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Snow Hardcover – 6 Oct 2011

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Product details

  • Hardcover: 460 pages
  • Publisher: Everyman (6 Oct 2011)
  • Language: English
  • ISBN-10: 1841593389
  • ISBN-13: 978-1841593388
  • Product Dimensions: 13.1 x 3 x 20.9 cm
  • Average Customer Review: 3.6 out of 5 stars  See all reviews (56 customer reviews)
  • Amazon Bestsellers Rank: 956,027 in Books (See Top 100 in Books)

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Product Description


"Snow is an in-depth tour of the divided, hopeful, desolate, mystifying Turkish soul. Not only an engrossing feat of tale-spinning, but essential reading for our times." (Margaret Atwood)

"A major work ... conscience-ridden and carefully wrought, tonic in its scope, candour and humour ... In Turkey, to write with honest complexity about such matters as head scarves and religious belief takes courage." (John Updike)

Book Description

Part political thriller, part absurdist farce, part love story, Orhan Pamuk's second novel to appear in an Everyman edition has a contemporary setting - a remote Turkish city where Eastern and Western values overlap and collide.

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Customer Reviews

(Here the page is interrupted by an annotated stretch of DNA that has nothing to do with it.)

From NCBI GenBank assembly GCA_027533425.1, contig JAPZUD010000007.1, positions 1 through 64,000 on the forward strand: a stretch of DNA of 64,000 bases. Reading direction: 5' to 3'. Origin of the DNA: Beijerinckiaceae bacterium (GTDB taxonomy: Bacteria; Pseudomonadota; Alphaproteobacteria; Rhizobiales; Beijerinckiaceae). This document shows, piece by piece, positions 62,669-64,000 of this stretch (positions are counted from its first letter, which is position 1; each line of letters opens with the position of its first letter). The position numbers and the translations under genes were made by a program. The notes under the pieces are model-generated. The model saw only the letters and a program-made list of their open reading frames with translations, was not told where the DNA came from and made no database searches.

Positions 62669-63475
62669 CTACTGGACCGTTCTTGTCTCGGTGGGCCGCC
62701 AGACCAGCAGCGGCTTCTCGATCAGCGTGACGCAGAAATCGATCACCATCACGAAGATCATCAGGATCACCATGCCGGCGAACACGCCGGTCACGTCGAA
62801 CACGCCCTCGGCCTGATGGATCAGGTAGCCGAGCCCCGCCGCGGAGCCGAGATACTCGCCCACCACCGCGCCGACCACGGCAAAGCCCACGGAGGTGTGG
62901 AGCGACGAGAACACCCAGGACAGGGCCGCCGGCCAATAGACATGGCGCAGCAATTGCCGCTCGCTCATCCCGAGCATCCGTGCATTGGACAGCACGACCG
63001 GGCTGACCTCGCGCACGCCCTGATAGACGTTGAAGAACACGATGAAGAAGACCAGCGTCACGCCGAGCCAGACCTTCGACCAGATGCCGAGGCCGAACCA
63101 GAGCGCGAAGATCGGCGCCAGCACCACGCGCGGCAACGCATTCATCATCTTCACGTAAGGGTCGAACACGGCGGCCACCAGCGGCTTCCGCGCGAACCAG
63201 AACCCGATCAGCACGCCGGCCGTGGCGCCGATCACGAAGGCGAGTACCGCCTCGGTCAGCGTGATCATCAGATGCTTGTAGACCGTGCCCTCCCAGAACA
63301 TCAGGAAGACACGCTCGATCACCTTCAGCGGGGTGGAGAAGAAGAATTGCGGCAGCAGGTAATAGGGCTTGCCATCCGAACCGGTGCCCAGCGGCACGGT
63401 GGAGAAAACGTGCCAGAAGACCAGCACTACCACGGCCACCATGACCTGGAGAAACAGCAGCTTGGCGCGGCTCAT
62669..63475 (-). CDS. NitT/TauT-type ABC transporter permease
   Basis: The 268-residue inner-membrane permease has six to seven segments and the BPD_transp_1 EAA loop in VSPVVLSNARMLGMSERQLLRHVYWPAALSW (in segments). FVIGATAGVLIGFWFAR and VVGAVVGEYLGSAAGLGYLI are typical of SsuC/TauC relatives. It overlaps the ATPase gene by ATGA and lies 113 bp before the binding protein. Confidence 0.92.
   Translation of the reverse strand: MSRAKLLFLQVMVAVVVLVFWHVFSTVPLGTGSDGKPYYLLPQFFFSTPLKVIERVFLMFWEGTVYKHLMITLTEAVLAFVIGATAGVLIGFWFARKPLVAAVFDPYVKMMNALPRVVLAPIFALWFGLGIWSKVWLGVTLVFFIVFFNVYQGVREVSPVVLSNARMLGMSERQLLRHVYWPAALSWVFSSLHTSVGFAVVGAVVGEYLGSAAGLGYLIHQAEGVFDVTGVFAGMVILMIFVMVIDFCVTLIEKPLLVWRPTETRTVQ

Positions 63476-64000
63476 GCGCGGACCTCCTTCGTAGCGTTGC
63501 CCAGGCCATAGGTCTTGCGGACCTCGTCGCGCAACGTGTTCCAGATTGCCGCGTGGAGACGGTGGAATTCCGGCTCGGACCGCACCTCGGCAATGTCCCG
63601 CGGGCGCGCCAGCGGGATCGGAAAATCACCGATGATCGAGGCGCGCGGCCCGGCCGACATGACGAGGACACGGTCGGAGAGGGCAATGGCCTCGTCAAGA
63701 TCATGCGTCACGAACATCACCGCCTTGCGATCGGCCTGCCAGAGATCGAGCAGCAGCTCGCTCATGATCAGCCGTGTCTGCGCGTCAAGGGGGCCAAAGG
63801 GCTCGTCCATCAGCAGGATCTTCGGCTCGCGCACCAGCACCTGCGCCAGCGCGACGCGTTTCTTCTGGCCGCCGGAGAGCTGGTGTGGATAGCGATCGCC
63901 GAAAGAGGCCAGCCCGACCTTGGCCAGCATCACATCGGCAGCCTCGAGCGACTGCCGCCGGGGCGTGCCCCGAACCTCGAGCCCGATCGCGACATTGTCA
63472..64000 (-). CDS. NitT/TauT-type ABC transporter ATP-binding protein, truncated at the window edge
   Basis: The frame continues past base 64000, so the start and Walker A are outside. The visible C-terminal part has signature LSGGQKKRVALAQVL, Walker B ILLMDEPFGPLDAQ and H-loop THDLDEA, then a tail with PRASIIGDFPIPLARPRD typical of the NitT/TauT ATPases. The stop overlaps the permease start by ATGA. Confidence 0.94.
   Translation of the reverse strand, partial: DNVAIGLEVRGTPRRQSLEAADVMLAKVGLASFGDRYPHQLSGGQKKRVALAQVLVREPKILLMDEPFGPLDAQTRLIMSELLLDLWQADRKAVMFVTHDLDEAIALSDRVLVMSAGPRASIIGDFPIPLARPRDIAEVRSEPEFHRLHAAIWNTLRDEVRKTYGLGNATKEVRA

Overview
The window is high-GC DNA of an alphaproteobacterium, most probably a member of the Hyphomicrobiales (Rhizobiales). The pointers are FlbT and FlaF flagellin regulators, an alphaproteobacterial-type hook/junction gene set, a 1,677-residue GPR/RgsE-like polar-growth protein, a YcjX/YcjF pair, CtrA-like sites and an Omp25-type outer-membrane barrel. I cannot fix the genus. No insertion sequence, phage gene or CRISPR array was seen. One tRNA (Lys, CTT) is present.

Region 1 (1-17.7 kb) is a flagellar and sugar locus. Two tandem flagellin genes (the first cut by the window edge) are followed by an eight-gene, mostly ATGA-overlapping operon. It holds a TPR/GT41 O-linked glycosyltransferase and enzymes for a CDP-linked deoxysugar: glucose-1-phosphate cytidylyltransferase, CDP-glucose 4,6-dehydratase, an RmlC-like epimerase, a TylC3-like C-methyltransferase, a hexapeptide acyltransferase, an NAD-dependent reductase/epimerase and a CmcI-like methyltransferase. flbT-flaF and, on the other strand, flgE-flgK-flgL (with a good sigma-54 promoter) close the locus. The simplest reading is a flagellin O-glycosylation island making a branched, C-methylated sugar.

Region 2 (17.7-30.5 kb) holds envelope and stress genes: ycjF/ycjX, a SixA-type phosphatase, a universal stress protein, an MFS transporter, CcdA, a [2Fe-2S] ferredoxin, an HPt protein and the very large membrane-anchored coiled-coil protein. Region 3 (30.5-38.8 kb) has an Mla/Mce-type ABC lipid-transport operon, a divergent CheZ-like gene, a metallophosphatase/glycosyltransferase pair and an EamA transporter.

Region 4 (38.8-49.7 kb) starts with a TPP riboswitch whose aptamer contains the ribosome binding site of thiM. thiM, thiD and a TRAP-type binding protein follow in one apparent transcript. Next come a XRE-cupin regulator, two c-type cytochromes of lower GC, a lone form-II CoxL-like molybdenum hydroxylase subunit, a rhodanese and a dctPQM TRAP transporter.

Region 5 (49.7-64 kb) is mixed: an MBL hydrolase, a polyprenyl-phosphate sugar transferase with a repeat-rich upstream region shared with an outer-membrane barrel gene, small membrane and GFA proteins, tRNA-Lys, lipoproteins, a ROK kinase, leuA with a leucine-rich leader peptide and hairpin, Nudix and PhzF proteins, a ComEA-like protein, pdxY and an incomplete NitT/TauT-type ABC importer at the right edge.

3.6 out of 5 stars

Most Helpful Customer Reviews

104 of 104 people found the following review helpful By Z de MC on 21 April 2010
Format: Paperback
I am of Turkish origin and have read "Snow" in its original Turkish print. I feel that the reason why there are so many lukewarm reviews for this book is that the themes & references might not be so accessible to readers who are not quite familiar with the culture and recent history of Turkey.

One underlying theme of the book was that the protagonist Ka is living in exile in Germany (a situation many Turkish intellectuals & political activists found themselves in, following the 1980 coup d'etat in Turkey) in a small state-subsidied apartment, a lonely outsider in a foreign culture. All this alienation and need to belong are, I feel, behind his thought that it would be a good idea to marry a girl he has fancied back when they were both little, and even his rapproachment with the religious groups.

The whole thing is a nod to feelings of isolation reported by the poor, uneducated, "rural" Turks who went as factory workers to Europe decades ago, and whose descendants still import brides from Turkey. The book seems to be saying that those of us who are better educated, who consider ourselves above our "rural" countrymen, are still the same down inside, with the same cultural longings.

Another theme is the play on names. All Turkish names and surnames mean something, and most are words that are still commonly used in everyday language - Rock, Fire, War, Peace, Rain, Water, etc are all given names in Turkey. The two female characters in the book are Ipek ("Silk") and Kadife ("Velvet"), for example.

Going back to the play on words - KARS is the name of the city, 'Snow' is 'KAR' in Turkish, and KA is the name of the main character.
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33 of 34 people found the following review helpful By Jonathan Birch VINE VOICE on 8 Jun 2007
Format: Paperback